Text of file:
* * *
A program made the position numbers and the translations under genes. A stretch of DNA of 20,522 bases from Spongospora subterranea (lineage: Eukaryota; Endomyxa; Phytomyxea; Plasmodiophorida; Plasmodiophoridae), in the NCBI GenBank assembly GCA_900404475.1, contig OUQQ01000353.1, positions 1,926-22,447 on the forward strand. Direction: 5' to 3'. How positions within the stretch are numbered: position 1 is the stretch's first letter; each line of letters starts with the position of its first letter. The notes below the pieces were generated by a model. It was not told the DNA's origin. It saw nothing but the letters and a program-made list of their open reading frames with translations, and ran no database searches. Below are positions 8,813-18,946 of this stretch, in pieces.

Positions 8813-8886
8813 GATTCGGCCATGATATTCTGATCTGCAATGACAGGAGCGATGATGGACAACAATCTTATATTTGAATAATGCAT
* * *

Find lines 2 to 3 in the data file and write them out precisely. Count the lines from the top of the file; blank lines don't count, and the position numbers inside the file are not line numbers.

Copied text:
Positions 8813-8886
8813 GATTCGGCCATGATATTCTGATCTGCAATGACAGGAGCGATGATGGACAACAATCTTATATTTGAATAATGCAT